One-year-olds are tough customers to entertain. They're not babies anymore: Gone are the days where you can just plunk them down on a blanket on the floor, put a few cool toys within easy reach, and keep them there happily for a long stretch of time. Now, toddlers are mobile, they have (sometimes strong) preferences for how they want to spend their time, and their brains and bodies need stimulation. The good news is you don't need a lot of fancy toys or games — or, heaven forbid, screens — to keep them occupied. The best activities for 1-year-olds can often be thrown together with items you have around the house. These toddler activities keep little one busy, and help develop those growing muscles and minds.
Of course, this comes with a word of caution: 1-year-olds can't play unsupervised. (You know that already, but we have to say it.) Keep an eye out for anything they can put in their mouths (because they will put everything in their mouths), and activities that involve water, since little ones can drown in a water bin or bucket. But, with you helping them out, these activities will be all the more fun!
If toddlers could, they'd play in the bath all day. When that's not feasible, get scoops, a few bubbles, a brush, and some Duplo bricks and throw them all in a bin of water. (Keep towels on hand.) Then watch as they wash, pour, and scrub their toys!
Recycle the lids to baby-wipe containers for a project that gets them investigating different textures. Glue down different materials under each lid — dry pasta, felt, pom poms, etc. — and watch the look of surprise as they open and feel each one.
Another thing you can do with an empty wipes box is fill it with scraps of fabric that are both long and short, rough and smooth, and different colors and patterns. Your tot will be delighted to reach in, pull out, and investigate each one, which helps with fine motor coordination.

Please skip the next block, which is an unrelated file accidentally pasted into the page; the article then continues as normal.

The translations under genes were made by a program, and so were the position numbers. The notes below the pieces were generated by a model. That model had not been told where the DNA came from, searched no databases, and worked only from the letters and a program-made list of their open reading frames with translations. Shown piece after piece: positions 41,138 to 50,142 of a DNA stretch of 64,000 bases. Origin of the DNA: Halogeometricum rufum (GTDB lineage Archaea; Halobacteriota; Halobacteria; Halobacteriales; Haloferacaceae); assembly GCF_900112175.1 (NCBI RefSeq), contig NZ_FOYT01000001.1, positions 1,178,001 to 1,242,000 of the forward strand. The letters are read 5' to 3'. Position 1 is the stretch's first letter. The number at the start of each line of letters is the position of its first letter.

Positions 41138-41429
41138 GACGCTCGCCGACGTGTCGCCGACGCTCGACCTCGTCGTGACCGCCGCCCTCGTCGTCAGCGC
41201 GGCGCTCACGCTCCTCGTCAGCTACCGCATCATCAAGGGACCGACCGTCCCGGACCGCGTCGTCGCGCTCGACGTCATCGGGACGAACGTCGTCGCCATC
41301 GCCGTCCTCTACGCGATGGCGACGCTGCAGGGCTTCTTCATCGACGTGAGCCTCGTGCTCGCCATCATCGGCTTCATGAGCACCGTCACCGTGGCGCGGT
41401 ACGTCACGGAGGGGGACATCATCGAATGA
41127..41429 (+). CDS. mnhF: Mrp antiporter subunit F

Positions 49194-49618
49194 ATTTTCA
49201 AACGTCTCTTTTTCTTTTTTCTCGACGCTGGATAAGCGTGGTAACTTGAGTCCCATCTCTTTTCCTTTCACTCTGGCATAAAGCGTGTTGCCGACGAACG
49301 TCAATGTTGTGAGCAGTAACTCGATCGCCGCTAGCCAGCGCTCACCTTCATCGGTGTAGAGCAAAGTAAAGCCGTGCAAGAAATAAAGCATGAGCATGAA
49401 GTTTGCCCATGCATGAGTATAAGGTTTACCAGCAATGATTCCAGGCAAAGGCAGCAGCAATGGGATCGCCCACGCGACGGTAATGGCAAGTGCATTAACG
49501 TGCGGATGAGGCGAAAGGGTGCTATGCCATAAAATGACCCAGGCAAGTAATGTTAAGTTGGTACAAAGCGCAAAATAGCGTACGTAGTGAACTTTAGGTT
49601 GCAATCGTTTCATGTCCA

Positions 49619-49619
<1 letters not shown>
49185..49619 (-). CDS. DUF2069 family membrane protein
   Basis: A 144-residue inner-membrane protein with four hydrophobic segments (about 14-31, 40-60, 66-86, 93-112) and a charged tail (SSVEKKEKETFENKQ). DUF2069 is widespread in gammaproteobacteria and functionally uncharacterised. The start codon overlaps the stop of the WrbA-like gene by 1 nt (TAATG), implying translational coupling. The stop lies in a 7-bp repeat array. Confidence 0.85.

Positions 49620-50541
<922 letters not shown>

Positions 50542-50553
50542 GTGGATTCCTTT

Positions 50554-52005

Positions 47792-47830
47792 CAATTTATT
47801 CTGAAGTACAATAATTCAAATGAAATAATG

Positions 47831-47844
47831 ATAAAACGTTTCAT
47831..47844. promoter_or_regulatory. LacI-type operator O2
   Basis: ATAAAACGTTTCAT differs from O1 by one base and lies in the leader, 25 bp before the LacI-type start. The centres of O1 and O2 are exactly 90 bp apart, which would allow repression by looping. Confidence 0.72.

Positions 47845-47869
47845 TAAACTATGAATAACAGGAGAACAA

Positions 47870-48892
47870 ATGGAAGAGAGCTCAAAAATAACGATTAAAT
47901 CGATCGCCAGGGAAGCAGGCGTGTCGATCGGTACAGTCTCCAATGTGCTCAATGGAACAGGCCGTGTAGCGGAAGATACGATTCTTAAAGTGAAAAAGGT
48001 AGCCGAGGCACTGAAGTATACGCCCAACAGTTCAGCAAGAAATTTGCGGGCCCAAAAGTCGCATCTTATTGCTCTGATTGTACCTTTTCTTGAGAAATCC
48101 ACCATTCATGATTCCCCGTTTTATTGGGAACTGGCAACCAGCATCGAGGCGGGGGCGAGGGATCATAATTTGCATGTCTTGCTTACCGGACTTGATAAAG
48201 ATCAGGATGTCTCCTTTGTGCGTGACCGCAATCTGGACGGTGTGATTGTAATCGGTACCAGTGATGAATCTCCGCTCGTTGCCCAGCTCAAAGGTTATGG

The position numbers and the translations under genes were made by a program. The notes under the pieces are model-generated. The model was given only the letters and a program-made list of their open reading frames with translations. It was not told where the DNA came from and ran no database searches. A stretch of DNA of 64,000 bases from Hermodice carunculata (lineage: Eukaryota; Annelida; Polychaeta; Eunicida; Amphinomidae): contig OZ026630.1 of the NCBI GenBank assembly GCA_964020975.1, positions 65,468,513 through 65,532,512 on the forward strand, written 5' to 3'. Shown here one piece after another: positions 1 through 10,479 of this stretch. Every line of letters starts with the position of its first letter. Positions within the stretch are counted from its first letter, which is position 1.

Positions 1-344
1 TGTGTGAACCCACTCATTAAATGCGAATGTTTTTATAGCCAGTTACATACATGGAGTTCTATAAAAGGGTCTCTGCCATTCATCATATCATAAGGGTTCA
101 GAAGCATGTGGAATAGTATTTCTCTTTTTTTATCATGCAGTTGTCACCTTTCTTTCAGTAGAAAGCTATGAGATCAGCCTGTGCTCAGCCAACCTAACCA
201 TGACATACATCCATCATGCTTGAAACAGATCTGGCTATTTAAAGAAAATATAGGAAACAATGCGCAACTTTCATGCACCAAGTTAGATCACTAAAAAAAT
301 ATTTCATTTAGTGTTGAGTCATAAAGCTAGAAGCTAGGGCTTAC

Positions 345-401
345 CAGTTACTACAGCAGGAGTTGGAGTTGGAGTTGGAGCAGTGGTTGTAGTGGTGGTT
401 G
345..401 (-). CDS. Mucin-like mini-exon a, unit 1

Save those cardboard paper towel tubes! With a few quick adjustments, you have yourself a shaker so your toddler can practice percussion. Try filling a few with different materials — dried rice, beans, etc. — and let your 1-year-olds experiment with the different sounds they make. They can even help decorate the tube!
Did you ever notice that, even though there's a room full of toys, 1-year-olds always wind up fiddling with doorknobs or drawer pulls? Give them what they want: Attach locks, knobs, buttons, bells, flaps, zippers, and any other hardware to a board you can keep at kid level.
It seems so simple: Just cut a slot into the lid of a jar, and then offer some colored tokens to put in and take out. And yet fitting the coins into the slot, hearing the satisfying clunk when they hit the bottom, and then digging them all out again is endlessly amusing. Bonus: This activity helps practice fine motor coordination.
A bin, some ball-pit balls, and a sieve — and endless scooping fun. Challenge your toddler to scoop only red balls, or try and get two in one go, and get him practicing his gross motor coordination.